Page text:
Every other day I happen to see advertisements on news programs such as 60 Minutes, A Current Affair, Dr Oz and morning TV, proclaiming the next biggest thing has just been found that will improve your health. It might be a weight loss supplement such as Garcinia Cambogia, a longevity supplement like Resveratrol, or another ‘recently discovered’ so called super food.
The frequency of these advertisements is really starting to bother me, and I wanted to share with you all some of the downright un-truths behind these money hungry marketing campaigns. Because that is what they are; profit focused marketing campaigns that prey on people who want to be fitter, healthier, thinner, or to live longer. And from working in an ethical health food store which refuses to stock the latest and greatest gimmick, I can tell you, it really is working on the general public.
When something comes out and totes the tagline ‘recently discovered’ what it usually means is either ‘recently discovered, bottled and sold by a company’ or ‘renamed, revived and rebranded’. Take for example, Chia seeds. This traditional seed had been used by the Aztecs since the 16th century at least. What recently discovered will mean in this case, is that a company has found it to be a profitable crop, able to be mass produced, packaged effectively and shipped without spoiling. In some cases, the popularity of the newest food can negatively impact the country of it’s origin. Quinoa, for example, has become such an expensive cash crop, the some native people of Peru and Bolivia are not able to afford their traditional food. Some ethical companies will ensure the produce is farmed with the community in mind, but this is a rare thing. Make sure to check for Fair Trade labels.
The other meaning of ‘recently discovered’ can be a product overhaul. 15 years ago, when I used to work in a pharmacy, we stocked Hydroxycitric acid complexes for weight loss. At the time they were popular due to a big marketing push, for about 12 months, and then they faded out of the public eye. This year Garcinia Cambogia has come to the forefront as the most popular weight loss supplement. It is simply hydroxycitric acid. Rebranded, relabelled, renamed. The public thinks it is something new, but really it has been around for years. And if this is the case, why did it fall out of popularity in the first place? Probably because it failed to deliver on its promises. Something to think about.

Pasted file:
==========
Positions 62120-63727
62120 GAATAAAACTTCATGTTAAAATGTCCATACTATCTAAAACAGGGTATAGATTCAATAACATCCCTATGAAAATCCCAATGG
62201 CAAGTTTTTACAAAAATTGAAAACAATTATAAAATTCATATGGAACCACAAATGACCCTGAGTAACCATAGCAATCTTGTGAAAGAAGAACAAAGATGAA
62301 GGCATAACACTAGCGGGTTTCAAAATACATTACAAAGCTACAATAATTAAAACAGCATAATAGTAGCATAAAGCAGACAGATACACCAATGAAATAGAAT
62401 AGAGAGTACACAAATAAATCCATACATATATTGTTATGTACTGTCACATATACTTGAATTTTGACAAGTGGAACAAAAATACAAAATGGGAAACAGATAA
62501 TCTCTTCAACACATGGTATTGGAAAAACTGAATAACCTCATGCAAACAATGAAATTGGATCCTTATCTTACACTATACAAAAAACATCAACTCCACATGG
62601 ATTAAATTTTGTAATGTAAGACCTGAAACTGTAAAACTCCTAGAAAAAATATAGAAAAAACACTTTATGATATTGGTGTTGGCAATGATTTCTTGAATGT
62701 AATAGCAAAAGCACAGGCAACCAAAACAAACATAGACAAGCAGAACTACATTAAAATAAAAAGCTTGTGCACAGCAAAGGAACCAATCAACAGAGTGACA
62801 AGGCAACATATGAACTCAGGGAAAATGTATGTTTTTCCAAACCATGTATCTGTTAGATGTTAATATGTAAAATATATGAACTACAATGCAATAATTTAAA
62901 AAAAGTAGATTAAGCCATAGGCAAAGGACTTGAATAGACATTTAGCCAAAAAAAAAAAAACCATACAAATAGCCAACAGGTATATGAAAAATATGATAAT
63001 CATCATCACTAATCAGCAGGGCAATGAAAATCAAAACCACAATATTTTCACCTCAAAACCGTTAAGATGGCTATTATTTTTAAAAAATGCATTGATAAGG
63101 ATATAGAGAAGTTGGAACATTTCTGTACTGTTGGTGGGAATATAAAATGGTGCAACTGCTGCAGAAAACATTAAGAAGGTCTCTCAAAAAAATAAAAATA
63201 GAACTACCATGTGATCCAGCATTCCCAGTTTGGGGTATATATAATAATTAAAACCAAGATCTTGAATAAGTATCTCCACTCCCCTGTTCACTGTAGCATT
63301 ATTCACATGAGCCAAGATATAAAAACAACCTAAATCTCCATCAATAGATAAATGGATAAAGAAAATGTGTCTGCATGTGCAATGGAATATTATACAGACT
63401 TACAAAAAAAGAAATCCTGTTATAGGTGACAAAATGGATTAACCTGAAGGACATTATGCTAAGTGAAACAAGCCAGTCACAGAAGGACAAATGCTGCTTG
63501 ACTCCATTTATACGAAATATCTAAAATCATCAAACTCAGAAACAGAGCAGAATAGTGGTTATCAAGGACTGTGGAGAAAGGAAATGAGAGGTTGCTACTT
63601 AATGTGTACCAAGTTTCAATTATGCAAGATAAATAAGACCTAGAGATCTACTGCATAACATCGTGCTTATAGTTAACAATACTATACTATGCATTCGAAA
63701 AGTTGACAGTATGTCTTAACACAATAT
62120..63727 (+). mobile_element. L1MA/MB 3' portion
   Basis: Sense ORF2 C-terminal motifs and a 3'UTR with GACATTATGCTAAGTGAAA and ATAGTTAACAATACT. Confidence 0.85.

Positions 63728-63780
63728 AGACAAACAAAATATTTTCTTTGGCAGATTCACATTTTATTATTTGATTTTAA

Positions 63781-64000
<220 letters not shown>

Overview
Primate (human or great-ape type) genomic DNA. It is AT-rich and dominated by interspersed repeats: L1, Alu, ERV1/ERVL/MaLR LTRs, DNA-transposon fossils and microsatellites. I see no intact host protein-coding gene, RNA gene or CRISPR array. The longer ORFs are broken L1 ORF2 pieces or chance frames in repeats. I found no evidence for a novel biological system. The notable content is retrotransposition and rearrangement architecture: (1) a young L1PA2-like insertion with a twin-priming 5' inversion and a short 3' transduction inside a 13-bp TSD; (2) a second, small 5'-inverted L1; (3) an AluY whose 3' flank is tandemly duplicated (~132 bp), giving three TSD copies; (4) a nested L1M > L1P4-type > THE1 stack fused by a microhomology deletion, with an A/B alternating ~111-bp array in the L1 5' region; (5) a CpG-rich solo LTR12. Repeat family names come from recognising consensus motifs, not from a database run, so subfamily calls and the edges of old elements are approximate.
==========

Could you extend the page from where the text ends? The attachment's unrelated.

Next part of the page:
Miracle Compound Isolated
It is often the case that a specific component will be identified and toted as the next cure all. Take resveratrol for example. These is one component found in purple grapes and Japanese Knotweed plants. The number of other components in those plants could reach into the thousands. In fact, out of the 2000 odd suspected elements that make up an orange, we are lucky to have isolated and identified all of 120.
Natural medicine has a fundamental belief in wholism, and this does not just mean treating the patient as a whole, it means understanding that the whole plant gives us this one particular effect, and we know almost nothing about the synergy of all the components and how they work together. Isolating one single component and claiming it to be the only thing worth having from a plant that contains thousands of elements, I believe is quite an arrogant outlook. The truth is we don’t know, so I am always suspicious when products claim to have found the one miracle component.
This is an easy one. If it claims to deliver results that are too good to be true, they usually are. In some cases, the item may meet customer satisfaction, but I would estimate that these satisfied customers are in the very small minority. For example, weight loss products that say you don’t have to eat healthy, go on a diet or exercise and you can lose all your excess weight- I cringe. Healthy eating and exercise are two of the most wonderful gifts we can give to ourselves. We were not made to sit on the couch, eat rubbish and take a pill.
If they are famous, and they promote it, you can bet on the fact that the company is paying them a heap of money to do just that. It’s simply a job. Don’t believe them.
It is easy to fall into the marketing trap and get carried away by the glossy advertisements and ‘true stories’ companies use to sell their products. And sometimes there really is a great find, and something is ‘discovered’ that does change the word, penicillin for example. But this is not an every day occurrence. Hopefully you will approach the latest and greatest new item with a little more understanding and please, don’t be afraid to do your research before you hand over your money. Talk to your naturopath or nutritionist. They will be able to help you identify the money makers from the real deals.